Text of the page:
Sangiovese is the signature grape in Tuscany and is the most widely grown grape in Italy. It is a dark berried grapevine, valued for its high acid and firm tannins, greatly contributing to its balanced structure. Good quality Sangiovese wines offer aromas of cherry, dark stone fruit and savory notes of dried herbs and licorice with a touch of smokiness. Its widespread distribution throughout Tuscany contributes to its nuanced differences as well as a variety of nicknames. In the region of Montalcino, it goes by the name Brunello. In Montepulciano, it is known as Prugnolo Gentile. Around the medieval village of Scansano, it is called Morellino, which lends its name to a DOCG region of Morellino di Scansano. Outside Tuscany, one of the most exciting expressions of the grape comes from the island of Sardinia, where it carries the name Nieluccio.
Chianti is the largest and arguably most popular Tuscan DOCG area whose wines are based on Sangiovese. It was the Medicis again who demarcated the first Chianti wine zone in 1716. The area was given the DOC title in 1967, followed by the promotion to DOCG in 1984. During the 1970s, Chianti’s reputation drastically diminished, caused by loose and poorly implemented wine regulations. Lower quality grapes were allowed to blend with Sangiovese (even some white grapes), and mass production focusing on quantity rather than quality was a common occurrence. The 1990s brought about a dramatic change. The laws were revised, and both farming and winemaking regulations became stricter. New sub-regions, like Chianti Colli Aretini and Chianti Colli Senesi, among others, were created allowing for a more precise territorial distinction. In addition to local red grapes, Canaiolo and Colorino, quality international reds were introduced into the mix and since 2006 the use of white grapes has been prohibited. The categories of Chianti Classico, Classico Reserva, Classico Gran Selezione wines were introduced to further the quality of the region. Each one respectively requires the implementation of more rigorous rules of vinification. Another vital factor that has contributed to the resurgence and improvement of the wines of the Chianti region is the involvement of some reputable Italian wine families in the area like Antinori, Frescobaldi and Mazzei to mention a few.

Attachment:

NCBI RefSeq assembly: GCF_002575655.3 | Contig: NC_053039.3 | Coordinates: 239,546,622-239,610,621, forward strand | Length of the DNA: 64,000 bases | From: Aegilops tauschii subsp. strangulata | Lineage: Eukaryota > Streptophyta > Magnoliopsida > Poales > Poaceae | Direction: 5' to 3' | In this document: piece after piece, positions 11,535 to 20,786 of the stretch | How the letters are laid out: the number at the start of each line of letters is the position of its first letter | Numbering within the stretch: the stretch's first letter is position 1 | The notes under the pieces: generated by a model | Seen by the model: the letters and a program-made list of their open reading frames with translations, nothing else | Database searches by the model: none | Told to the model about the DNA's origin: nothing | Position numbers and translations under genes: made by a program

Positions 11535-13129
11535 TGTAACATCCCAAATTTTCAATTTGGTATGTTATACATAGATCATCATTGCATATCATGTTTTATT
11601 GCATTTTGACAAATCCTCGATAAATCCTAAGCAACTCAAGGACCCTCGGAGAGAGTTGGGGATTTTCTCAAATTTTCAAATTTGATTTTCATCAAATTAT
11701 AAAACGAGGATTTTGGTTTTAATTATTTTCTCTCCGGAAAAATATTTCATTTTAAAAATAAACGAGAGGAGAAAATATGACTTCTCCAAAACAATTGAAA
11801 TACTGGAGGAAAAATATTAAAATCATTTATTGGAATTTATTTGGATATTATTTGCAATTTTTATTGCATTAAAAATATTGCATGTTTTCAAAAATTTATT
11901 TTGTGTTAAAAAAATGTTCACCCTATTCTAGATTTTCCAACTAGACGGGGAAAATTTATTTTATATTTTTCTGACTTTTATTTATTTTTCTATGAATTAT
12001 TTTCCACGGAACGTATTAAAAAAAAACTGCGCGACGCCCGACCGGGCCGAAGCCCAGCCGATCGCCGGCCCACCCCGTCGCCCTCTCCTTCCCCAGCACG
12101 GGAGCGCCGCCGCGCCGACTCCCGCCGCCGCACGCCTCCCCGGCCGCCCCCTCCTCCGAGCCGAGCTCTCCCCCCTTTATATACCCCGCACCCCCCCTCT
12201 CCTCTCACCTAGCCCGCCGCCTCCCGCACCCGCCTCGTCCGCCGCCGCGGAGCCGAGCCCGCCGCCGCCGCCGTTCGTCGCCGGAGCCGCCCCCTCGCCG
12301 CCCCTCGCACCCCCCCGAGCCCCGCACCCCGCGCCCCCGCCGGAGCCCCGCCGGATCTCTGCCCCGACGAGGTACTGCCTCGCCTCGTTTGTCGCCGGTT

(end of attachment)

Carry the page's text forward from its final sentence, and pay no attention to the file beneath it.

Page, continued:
Montalcino's hillside town rising 1850 feet above sea level and located about 20 miles south of Siena is where one of the most coveted red wines in the world is made. For a wine to carry the name of the Brunello di Montalcino DOCG on its label, it has to be made from 100% Sangiovese. The first records of wines in the region date back to the 14th century, but the birth of the modern all-Sangiovese Brunello, did not come until the 1870s, and it was inspired, in no small measure, by Ferruccio Biondi-Santi. After returning from Garibaldi’s campaigns, he took charge of his grandfather’s estate and immediately began to implement new, and unique for the time and the region, winemaking techniques. Vinifying Sangiovese separately, introducing the second (malolactic) fermentation, and aging wines in wooden barrels, often for years, were all considered highly unorthodox practices in the area.